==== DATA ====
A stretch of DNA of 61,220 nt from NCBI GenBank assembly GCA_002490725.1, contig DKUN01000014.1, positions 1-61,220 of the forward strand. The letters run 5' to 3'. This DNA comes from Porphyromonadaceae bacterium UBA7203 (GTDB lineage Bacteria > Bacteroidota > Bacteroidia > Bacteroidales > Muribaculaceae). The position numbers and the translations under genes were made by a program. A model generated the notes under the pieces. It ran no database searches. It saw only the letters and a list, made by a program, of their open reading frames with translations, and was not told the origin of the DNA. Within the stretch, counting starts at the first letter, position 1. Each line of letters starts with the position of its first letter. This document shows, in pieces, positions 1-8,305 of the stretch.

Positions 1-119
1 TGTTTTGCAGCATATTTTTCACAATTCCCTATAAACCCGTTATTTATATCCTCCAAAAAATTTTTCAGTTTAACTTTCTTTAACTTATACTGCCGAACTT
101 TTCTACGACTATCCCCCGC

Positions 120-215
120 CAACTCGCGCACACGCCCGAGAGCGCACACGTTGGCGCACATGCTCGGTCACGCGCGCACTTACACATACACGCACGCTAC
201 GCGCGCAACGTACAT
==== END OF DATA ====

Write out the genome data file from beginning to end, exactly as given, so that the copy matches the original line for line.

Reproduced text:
A stretch of DNA of 61,220 nt from NCBI GenBank assembly GCA_002490725.1, contig DKUN01000014.1, positions 1-61,220 of the forward strand. The letters run 5' to 3'. This DNA comes from Porphyromonadaceae bacterium UBA7203 (GTDB lineage Bacteria > Bacteroidota > Bacteroidia > Bacteroidales > Muribaculaceae). The position numbers and the translations under genes were made by a program. A model generated the notes under the pieces. It ran no database searches. It saw only the letters and a list, made by a program, of their open reading frames with translations, and was not told the origin of the DNA. Within the stretch, counting starts at the first letter, position 1. Each line of letters starts with the position of its first letter. This document shows, in pieces, positions 1-8,305 of the stretch.

Positions 1-119
1 TGTTTTGCAGCATATTTTTCACAATTCCCTATAAACCCGTTATTTATATCCTCCAAAAAATTTTTCAGTTTAACTTTCTTTAACTTATACTGCCGAACTT
101 TTCTACGACTATCCCCCGC

Positions 120-215
120 CAACTCGCGCACACGCCCGAGAGCGCACACGTTGGCGCACATGCTCGGTCACGCGCGCACTTACACATACACGCACGCTAC
201 GCGCGCAACGTACAT